VMS are designed to affect motorist behavior to improve traffic flow and operations. Traveler information displayed on VMS may be generated as a result of a planned or unplanned event, which is programmed or scheduled by operations personnel.

 

Examples of traveler information include:

  • Travel times between known destinations
  • Congestion conditions along a freeway corridor
  • Construction notices
  • Special event notice and motorist instructions
  • Maintenance operations schedule
  • Pending sever weather announcement
  • Incident notification

WHAT IS A REDUCTION IN QUEUE?

WHAT IS A REDUCTION IN QUEUE?

 

 

A Reduction in Queue is an example of some of the most precise craftwork in the traffic control industry, requiring training, discipline, excellent choreography and communication. It is a method of temporary traffic control used to slow or stop traffic as a means of blocking it from a section of a roadway for a short period of time.

The Reduction in Queue controls all lanes of traffic on a given roadway through the use of pacing vehicles. These vehicles coordinate their travel to create a gap in vehicle traffic so construction activities can safely be performed on or near the roadway. This traffic control method is for short-term work such as utility relocation, drilling, placing bridge beams and other construction maneuvers.

Of course, anytime a section of roadway is impacted in this way, traffic delays are inevitable. Accurate and efficient execution of a Reduction in Queue is critical. We appreciate your patience in these traffic controls.

 

 

DO YOU KNOW THE PURPOSE OF ORANGE SIGNS?

Selmon Extension Orange Signs

 

They warn of temporary traffic conditions with a higher than normal potential hazard level. It is used as the background color in temporary traffic control signs and is most commonly seen in construction zones. It is not used as a legend color.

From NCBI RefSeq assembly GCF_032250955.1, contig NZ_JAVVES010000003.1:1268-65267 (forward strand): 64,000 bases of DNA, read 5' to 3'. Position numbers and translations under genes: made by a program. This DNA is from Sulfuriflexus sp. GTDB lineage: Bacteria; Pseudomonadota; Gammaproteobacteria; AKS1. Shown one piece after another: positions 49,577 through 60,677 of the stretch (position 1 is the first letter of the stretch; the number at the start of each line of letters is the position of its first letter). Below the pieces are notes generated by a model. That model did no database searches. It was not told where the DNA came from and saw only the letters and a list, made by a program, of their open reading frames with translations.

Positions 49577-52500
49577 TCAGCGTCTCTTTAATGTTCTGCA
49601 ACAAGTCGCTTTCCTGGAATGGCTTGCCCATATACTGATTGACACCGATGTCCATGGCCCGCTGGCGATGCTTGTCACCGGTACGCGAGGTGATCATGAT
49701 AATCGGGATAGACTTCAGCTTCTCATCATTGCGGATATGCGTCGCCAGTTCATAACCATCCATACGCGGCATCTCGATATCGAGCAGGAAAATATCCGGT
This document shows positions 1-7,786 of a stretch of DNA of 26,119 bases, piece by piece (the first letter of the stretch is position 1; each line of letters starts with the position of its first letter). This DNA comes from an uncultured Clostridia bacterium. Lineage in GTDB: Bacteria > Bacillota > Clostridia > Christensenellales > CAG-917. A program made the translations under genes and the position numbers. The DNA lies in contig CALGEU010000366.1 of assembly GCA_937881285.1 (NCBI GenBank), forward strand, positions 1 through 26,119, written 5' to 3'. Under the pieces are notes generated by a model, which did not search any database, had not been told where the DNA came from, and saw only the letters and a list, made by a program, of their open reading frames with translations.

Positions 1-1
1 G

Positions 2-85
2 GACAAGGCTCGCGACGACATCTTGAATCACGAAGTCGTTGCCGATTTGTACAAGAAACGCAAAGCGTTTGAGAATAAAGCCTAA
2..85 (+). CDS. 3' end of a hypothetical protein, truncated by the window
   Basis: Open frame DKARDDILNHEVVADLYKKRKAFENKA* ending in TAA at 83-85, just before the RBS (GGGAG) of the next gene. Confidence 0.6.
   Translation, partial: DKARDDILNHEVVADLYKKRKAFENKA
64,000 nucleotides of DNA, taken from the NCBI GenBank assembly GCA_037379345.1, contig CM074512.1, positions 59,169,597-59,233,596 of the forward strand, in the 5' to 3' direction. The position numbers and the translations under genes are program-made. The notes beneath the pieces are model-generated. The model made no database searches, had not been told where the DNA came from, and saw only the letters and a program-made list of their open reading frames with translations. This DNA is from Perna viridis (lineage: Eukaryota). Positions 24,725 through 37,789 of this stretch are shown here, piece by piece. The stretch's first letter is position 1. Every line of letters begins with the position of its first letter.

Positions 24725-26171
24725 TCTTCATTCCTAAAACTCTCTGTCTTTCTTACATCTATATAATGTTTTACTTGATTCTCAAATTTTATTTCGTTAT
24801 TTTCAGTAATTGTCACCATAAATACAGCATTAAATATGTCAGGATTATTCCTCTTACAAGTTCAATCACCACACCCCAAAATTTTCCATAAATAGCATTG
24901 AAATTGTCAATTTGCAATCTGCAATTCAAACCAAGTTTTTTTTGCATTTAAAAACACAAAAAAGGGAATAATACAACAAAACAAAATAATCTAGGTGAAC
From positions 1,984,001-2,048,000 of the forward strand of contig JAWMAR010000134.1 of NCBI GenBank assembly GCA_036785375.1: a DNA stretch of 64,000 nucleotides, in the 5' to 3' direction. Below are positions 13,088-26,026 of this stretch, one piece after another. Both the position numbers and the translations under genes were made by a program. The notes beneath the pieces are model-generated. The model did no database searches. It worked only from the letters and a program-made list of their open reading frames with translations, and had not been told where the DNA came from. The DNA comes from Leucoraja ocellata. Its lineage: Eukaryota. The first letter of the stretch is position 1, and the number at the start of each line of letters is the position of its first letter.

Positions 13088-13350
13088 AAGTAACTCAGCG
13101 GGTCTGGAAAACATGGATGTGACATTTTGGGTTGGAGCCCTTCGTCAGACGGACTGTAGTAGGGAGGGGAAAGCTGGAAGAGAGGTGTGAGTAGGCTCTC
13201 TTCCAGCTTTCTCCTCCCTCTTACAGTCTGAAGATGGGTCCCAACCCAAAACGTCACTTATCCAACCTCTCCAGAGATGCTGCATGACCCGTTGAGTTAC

Communicating to busy and often distracted motorists before and within a work zone is crucial to keeping our communities moving safely. Signage is not only a required part of a standard work zone, it’s how we first connect to the traveling public and guide them safely through all types of changes and hazards along their route.

WHY DO CONSTRUCTION WORKERS WEAR ORANGE AND YELLOW SAFETY VESTS?

WHY DO CONSTRUCTION WORKERS WEAR ORANGE AND YELLOW SAFETY VESTS?

WHY DO CONSTRUCTION WORKERS WEAR ORANGE AND YELLOW SAFETY VESTS?

High-visibility safety apparel (HVSA) is clothing (e.g., vests, bibs, or coveralls) that workers wear to improve how well other people “see” them (their visibility). Most often, high-visibility clothing is worn to alert drivers and other vehicle operators of a worker’s presence, especially in low light and dark conditions.

High-visibility items allow the construction worker to be seen by drivers sooner and more readily. This fact increases all construction safety. The human eye responds best to large, contrasting, bright or moving objects. Worker visibility is enhanced by high color contrast between clothing and the work environment against, which it is seen.

If you see Orange and Yellow vests near the roadway, please approach with caution.

 

Safety starts with the driver, but safety does involve everyone!

Safety involves everyone

The safety at a road construction site involves construction laborers, motorists and traffic control employees, who need to take safety precautions while in the work zone. The general public simply wants to pass through a construction zone and continue on their way.

Some people view road construction sites as a hassle, though it’s important to remember that road construction now means better, safer roads. While most drivers in construction traffic are careful to respect lane reductions and restrictions, impatient drivers sometimes try to pass through when it isn’t safe, and can create dangerous situations for other traffic and construction site workers.

 

#LOVEYOURDRIVE

Get in touch with us!